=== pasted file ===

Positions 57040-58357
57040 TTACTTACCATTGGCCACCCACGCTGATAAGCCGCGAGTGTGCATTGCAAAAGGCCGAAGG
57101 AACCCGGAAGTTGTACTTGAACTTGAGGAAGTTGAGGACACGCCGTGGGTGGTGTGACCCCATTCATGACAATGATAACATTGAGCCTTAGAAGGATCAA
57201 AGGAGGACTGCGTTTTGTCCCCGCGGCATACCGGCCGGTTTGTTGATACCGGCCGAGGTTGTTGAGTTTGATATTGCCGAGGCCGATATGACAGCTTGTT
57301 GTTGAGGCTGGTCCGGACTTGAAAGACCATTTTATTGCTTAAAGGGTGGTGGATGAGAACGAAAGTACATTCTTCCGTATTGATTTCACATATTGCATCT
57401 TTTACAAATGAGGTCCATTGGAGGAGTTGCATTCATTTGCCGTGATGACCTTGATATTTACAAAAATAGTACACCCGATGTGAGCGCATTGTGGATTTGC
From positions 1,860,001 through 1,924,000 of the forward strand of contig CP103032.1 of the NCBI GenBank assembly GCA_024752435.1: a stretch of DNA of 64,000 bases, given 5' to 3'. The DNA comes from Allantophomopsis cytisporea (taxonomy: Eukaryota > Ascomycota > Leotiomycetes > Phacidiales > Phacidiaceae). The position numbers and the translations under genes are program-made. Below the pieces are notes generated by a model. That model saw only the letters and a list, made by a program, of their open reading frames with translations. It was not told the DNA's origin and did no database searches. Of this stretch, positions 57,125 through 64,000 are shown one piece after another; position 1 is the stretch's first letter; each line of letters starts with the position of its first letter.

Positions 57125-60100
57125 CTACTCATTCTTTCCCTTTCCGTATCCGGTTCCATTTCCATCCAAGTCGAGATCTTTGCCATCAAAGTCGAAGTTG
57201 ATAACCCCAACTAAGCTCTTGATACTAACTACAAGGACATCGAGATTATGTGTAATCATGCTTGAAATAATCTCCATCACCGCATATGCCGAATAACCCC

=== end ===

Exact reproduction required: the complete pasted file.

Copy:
Positions 57040-58357
57040 TTACTTACCATTGGCCACCCACGCTGATAAGCCGCGAGTGTGCATTGCAAAAGGCCGAAGG
57101 AACCCGGAAGTTGTACTTGAACTTGAGGAAGTTGAGGACACGCCGTGGGTGGTGTGACCCCATTCATGACAATGATAACATTGAGCCTTAGAAGGATCAA
57201 AGGAGGACTGCGTTTTGTCCCCGCGGCATACCGGCCGGTTTGTTGATACCGGCCGAGGTTGTTGAGTTTGATATTGCCGAGGCCGATATGACAGCTTGTT
57301 GTTGAGGCTGGTCCGGACTTGAAAGACCATTTTATTGCTTAAAGGGTGGTGGATGAGAACGAAAGTACATTCTTCCGTATTGATTTCACATATTGCATCT
57401 TTTACAAATGAGGTCCATTGGAGGAGTTGCATTCATTTGCCGTGATGACCTTGATATTTACAAAAATAGTACACCCGATGTGAGCGCATTGTGGATTTGC
From positions 1,860,001 through 1,924,000 of the forward strand of contig CP103032.1 of the NCBI GenBank assembly GCA_024752435.1: a stretch of DNA of 64,000 bases, given 5' to 3'. The DNA comes from Allantophomopsis cytisporea (taxonomy: Eukaryota > Ascomycota > Leotiomycetes > Phacidiales > Phacidiaceae). The position numbers and the translations under genes are program-made. Below the pieces are notes generated by a model. That model saw only the letters and a list, made by a program, of their open reading frames with translations. It was not told the DNA's origin and did no database searches. Of this stretch, positions 57,125 through 64,000 are shown one piece after another; position 1 is the stretch's first letter; each line of letters starts with the position of its first letter.

Positions 57125-60100
57125 CTACTCATTCTTTCCCTTTCCGTATCCGGTTCCATTTCCATCCAAGTCGAGATCTTTGCCATCAAAGTCGAAGTTG
57201 ATAACCCCAACTAAGCTCTTGATACTAACTACAAGGACATCGAGATTATGTGTAATCATGCTTGAAATAATCTCCATCACCGCATATGCCGAATAACCCC